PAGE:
Sometimes it’s good to read someone else’s account of circumstances to which you can in some ways relate. Whilst the book is fiction, it is actually based on real events in Graham Greene’s life and you can feel the depth of emotion that was poured into it. The book tells the story of two people, Sarah Miles (a married woman) and Maurice Bendrix, who had a relationship and the aftermath and self-questioning that came when Sarah broke it off unexpectedly with no word of explanation. Bendrix was left with unending questions and no real understanding of why that was – did it mean that the relationship meant nothing and that Sarah had just moved on to her next ‘conquest’ with no thought of him? The questions continually haunted him until one day, some years later, he saw her briefly and from there his questions took a new course.
“I cannot say how many days passed. The old disturbance had returned and in that state of blackness one can no more tell the days than a blind man can notice the changes of light”
An idea was inadvertently planted in his mind by Sarah’s husband – that a private detective might be able to help find the answers. So Bendrix contacted one and one of the things that the detective uncovers is Sarah’s diary. There laid before him is the truth of what happened. One night during the war they had spent the night together and a bomb had flown overhead and landed nearby. When Bendrix went down to survey the damage another bomb came over which was a direct hit. Sarah rushed downstairs to see what had happened and there he was lying ‘dead’ on the floor. She went back upstairs distraught and made a bargain with God, a God in whom she did not believe, that if Bendrix would live then she would learn to believe in God.
“Let him be alive and I will believe. Give him a chance. Let him have his happiness. Do this and I’ll believe. It doesn’t hurt to believe. So I said, I love him and I’ll do anything if you’ll make him alive, I said very slowly, I’ll give him up for ever, only let him be alive with a chance, and I pressed and pressed and I could feel the skin break and I said, people can love without seeing each other, can’t they, they love You all their lives without seeing you, and then he came in at the door, and he was alive, and I thought now that agony of being without him starts, and I wished he was safely back dead again under the door.”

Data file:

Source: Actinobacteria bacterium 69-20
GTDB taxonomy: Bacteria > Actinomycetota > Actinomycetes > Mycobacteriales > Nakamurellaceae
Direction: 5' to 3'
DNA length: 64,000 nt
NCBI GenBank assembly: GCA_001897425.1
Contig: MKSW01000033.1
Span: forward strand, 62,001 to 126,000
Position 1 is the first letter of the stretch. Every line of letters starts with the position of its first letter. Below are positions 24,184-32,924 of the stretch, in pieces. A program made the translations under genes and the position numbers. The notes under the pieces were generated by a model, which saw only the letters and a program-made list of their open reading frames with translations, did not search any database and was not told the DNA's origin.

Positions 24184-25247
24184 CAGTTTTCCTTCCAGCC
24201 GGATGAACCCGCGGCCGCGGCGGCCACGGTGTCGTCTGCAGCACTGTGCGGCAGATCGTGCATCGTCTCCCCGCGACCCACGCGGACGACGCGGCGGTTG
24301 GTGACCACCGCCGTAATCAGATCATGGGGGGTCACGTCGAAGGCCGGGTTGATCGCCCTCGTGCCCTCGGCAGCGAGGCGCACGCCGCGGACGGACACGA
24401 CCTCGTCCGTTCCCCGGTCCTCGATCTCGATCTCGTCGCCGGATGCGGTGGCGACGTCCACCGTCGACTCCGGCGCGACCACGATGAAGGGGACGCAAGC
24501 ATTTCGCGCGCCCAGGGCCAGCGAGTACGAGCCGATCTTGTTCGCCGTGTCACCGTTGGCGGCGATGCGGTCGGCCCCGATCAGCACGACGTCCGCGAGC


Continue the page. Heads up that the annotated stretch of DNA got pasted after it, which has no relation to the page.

Despite moments of weakness she never did make contact with him and Bendrix was left not knowing that it was because she loved him that she had let him go. When he did finally find out the truth he was elated, but by then, it was too late, as she died before they could be reunited.
“I sat on my bed and said to God: You’ve taken her, but you haven’t got me yet. I know Your cunning. You take us up to a high place and offer us the whole universe. You’re a devil, God, tempting us to leap. But I don’t want Your peace and I don’t want Your love. I wanted something very simple and very easy: I wanted Sarah for a lifetime and You took her away. With your great schemes You ruin our happiness like a harvester ruins a mouse’s nest: I hate You, God, I hate You as though You existed.”
Sometimes I wish that there was some great meaning behind A having broken off contact with me all that time ago. That somehow there were something that would make sense of it all and help me to understand. I can look at it on the surface and offer explanations, but they’re not really the answer because they are my answers, not A’s. But somehow I think it would be so painful to hear the truth that perhaps I am better off not knowing. I had thought that anyway, but a while ago G said to me that a mutual friend had given the impression that A did not have a good account to tell of me. A hard thing to hear.
When I met up with my friend K on Friday she asked me about A and I just said I hadn’t heard anything. K said to me “the problem with you is that you take people at their word. If someone says they will do something, you believe them and assume they will do it. A promised not to let you go and that your friendship would survive, promised to be in touch with you when you bumped into each other a while back, swore to you that the two of you would come out the other side of this. You believed those promises and you still do. All you can do is be disappointed in A for not honouring them”. I shrugged my shoulders and just said that it is my nature to believe people. K then said “You also have to accept that A will probably never believe that you are honourable in your intentions and that the friendship in itself matters enough without their being some other strings attached.” I just nodded my head in agreement*.
I woke up in the early hours of Sunday morning and was dreaming that A and I did finally get back in touch and were on decent terms with each other and it felt like such a relief. But then I remembered that it was just a dream and the moment was lost. Maybe one day.
“I wrote at the start that this was a record of hate, and walking there beside Henry towards the evening glass of beer, I found the one prayer that seemed to serve the winter mood: O God, You’ve done enough, You’ve robbed me of enough, I’m too tired and old to learn to love, leave me alone for ever.”
* At some point I will try and explain why that friendship was so important to me and continues to matter to me even now.